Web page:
Lia Thomas Secretly Sues to Overturn Rules for 2024 Olympics
Apparently, it wasn’t enough to steal a girls’ Division I title — now Lia Thomas has his sights on the Olympics. The controversial swimmer, who hasn’t been in the pool competitively since the scandal of 2022, has been outed for secretly suing World Aquatics. His goal? To burn down the fair, biologically-based rules for women’s swimming.
“It’s been a goal of mine to swim at Olympic trials for a very long time,” Thomas told “Good Morning America” two years ago, “and I would love to see that through.” According to British outlets, who broke the story, “seeing it through” now means taking away the level playing pool for every legitimate female athlete. The Telegraph, followed by the BBC, both reported that Thomas has hired a renown Canadian law firm, Tyr, to demand the Court of Arbitration for Sport in Switzerland erase the new rules that protect women.
Under that policy, World Aquatics voted overwhelmingly to block trans-identifying women from “elite races” if they’ve gone through “any part of the process of male puberty.” Before that, swimmers only had to prove that they’d lowered their testosterone — a benchmark that more and more governing bodies are deciding is not enough. It doesn’t take a scientist to understand that hormones alone can’t compensate for the other advantages that come with having a male body, male bone structure, male oxygen capacity, and so much more.
When Thomas took his case to the tribunal in September, The Telegraph notes, “World Aquatics applied to have it thrown out because [he] had not submitted [himself] to the jurisdiction of USA Swimming.” As others point out, the deadline to enter the Olympic trials is June 4 (two weeks before the event), so Thomas would have to win a string of cases to qualify — an outcome most legal experts agree is unlikely.
Thankfully, World Aquatics seems willing to go to the mat to protect their rules. Executive Director Brent Nowicki was adamant, “The World Aquatics policy on gender inclusion, adopted by World Aquatics in June of 2022, was rigorously developed on the basis of advice from leading medical and legal experts, and in careful consultation with athletes.” If Thomas thinks they’re unfair, that’s his problem, Nowicki implied. “World Aquatics remains confident that its gender inclusion policy represents a fair approach and remains absolutely determined to protect women’s sport.”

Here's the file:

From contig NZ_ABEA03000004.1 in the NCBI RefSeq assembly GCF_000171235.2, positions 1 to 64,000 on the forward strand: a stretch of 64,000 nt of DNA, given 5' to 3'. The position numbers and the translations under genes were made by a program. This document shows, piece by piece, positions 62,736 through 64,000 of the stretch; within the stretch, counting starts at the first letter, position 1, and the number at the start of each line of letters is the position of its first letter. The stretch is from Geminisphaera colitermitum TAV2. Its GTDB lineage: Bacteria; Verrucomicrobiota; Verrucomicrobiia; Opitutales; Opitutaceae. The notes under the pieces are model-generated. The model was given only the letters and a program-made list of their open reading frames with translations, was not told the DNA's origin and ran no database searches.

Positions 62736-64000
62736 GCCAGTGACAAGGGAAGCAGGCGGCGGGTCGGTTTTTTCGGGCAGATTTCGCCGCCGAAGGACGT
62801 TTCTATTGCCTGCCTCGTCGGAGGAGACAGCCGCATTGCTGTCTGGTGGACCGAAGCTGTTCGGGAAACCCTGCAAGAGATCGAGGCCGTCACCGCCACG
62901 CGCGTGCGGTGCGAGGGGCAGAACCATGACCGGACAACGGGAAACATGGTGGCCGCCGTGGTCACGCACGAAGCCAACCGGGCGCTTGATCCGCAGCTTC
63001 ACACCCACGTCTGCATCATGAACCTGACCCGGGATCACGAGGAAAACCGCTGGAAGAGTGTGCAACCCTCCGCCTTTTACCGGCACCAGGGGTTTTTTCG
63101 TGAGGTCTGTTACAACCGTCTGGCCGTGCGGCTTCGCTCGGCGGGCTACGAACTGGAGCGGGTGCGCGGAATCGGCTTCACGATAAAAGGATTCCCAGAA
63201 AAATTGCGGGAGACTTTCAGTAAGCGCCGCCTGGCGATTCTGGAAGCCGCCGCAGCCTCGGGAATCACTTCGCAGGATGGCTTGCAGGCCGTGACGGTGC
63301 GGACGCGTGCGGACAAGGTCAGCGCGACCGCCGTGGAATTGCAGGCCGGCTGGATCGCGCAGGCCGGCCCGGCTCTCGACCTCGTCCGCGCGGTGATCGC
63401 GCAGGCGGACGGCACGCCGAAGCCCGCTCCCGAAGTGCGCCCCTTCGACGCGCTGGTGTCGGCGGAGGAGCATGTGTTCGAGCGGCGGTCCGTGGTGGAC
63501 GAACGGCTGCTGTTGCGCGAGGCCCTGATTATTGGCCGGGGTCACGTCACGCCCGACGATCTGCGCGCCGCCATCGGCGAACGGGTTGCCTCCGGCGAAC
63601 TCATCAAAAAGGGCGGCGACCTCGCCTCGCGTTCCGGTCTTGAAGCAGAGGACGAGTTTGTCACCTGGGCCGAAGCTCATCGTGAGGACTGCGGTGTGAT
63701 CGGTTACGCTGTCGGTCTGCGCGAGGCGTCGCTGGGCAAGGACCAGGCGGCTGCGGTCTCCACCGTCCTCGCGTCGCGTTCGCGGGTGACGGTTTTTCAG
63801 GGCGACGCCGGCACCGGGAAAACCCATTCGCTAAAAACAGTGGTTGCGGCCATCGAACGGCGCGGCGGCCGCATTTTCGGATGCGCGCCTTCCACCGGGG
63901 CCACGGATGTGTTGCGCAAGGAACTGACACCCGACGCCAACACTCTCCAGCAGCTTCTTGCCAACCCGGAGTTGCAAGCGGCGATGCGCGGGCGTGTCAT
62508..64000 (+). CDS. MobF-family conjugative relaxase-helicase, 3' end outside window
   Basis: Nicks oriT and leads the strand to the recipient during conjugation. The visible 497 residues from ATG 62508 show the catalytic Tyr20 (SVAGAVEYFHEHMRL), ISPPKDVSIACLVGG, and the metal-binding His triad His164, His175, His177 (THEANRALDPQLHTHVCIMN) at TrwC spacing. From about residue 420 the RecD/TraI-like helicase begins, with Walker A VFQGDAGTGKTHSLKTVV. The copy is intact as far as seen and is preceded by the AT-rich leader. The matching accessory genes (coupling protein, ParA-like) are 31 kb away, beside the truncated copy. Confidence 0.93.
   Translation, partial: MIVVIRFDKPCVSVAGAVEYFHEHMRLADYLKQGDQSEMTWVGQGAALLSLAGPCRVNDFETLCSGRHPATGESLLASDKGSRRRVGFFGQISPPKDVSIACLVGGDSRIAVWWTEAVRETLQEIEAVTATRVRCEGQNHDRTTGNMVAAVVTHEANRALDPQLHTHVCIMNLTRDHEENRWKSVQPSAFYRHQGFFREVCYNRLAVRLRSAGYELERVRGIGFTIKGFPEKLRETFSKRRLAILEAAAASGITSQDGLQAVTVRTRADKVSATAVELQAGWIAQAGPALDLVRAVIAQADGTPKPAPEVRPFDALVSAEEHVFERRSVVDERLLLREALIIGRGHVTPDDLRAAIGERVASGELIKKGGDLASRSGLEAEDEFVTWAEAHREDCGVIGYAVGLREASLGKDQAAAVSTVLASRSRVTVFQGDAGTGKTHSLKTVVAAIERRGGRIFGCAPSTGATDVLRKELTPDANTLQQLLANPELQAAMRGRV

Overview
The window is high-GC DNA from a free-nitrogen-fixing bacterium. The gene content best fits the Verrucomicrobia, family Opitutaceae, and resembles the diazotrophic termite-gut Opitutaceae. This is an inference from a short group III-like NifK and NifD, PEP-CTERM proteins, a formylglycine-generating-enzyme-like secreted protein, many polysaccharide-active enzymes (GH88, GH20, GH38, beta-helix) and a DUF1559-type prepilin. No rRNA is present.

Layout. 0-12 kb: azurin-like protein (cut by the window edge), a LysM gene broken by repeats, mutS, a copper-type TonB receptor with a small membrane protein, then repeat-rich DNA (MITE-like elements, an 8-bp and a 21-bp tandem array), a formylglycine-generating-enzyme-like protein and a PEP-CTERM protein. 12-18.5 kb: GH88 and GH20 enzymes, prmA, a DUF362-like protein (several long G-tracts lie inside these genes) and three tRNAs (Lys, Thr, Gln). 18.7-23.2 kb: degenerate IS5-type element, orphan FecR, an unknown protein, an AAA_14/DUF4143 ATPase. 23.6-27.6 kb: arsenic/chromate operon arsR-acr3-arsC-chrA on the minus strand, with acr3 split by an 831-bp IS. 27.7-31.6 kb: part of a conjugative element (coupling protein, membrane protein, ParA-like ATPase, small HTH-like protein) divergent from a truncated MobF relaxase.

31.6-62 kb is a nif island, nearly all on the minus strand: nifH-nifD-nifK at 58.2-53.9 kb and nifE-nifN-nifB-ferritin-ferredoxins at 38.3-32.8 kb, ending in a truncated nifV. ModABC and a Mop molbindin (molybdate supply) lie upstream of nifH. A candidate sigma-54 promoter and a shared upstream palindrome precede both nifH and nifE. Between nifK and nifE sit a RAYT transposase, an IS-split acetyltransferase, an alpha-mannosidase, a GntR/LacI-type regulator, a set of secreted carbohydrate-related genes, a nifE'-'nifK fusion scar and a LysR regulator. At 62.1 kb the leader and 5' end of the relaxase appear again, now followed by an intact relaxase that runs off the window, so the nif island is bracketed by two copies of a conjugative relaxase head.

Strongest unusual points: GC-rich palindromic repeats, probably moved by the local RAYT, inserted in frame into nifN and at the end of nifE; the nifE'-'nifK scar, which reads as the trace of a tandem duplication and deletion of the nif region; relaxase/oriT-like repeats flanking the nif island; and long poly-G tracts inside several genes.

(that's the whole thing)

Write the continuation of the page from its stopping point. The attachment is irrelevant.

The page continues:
Elsewhere in the world, the grassroots alarm over this transgender takeover has reached a boiling point, forcing several international bodies to make radical changes to their rules and safeguard their sports. After initially embracing the trans agenda, cycling, swimming, track and field, weightlifting, and others are racing to tighten their measures. “Heading into 2024,” NBC noted last month, “the pendulum has swung. … [T]here has been a seismic shift in the sporting landscape for trans athletes … with virtually no grey area.”
As far as World Athletics, track and field’s governing board, was concerned, there shouldn’t be any doubt that protecting girls is the right thing to do. “I think that the integrity of women’s sport if we don’t get this right — and actually the future of women’s sport — is very fragile,” President Lord Coe said when their changes were announced.
That’s a stark contrast from U.S. bodies like the NCAA, who still refuse to lift a finger to defend girls’ scholarships, opportunities, competitive equity, and private spaces like locker rooms and showers. At last week’s House hearing, new collegiate boss Charlie Baker finally agreed to meet with activists like Riley Gaines but made no commitment to reconsider the NCAA’s trans-inclusive rules.
Meanwhile, Doreen Denny, senior advisor for Concerned Women for America, made it clear to The Washington Stand, “Lia Thomas has a chance to compete on the international stage alongside other trans-identifying athletes in the ‘open category,’ but has chosen not to. World Aquatics rightfully is protecting the female category of sport from sex discrimination and unfair competition,” she insisted. “Thomas’s frivolous lawsuit simply proves that all Thomas, who is undeniably male, cares about is the glory of standing on a podium in women’s sports.”
Suzanne Bowdey serves as editorial director and senior writer at The Washington Stand.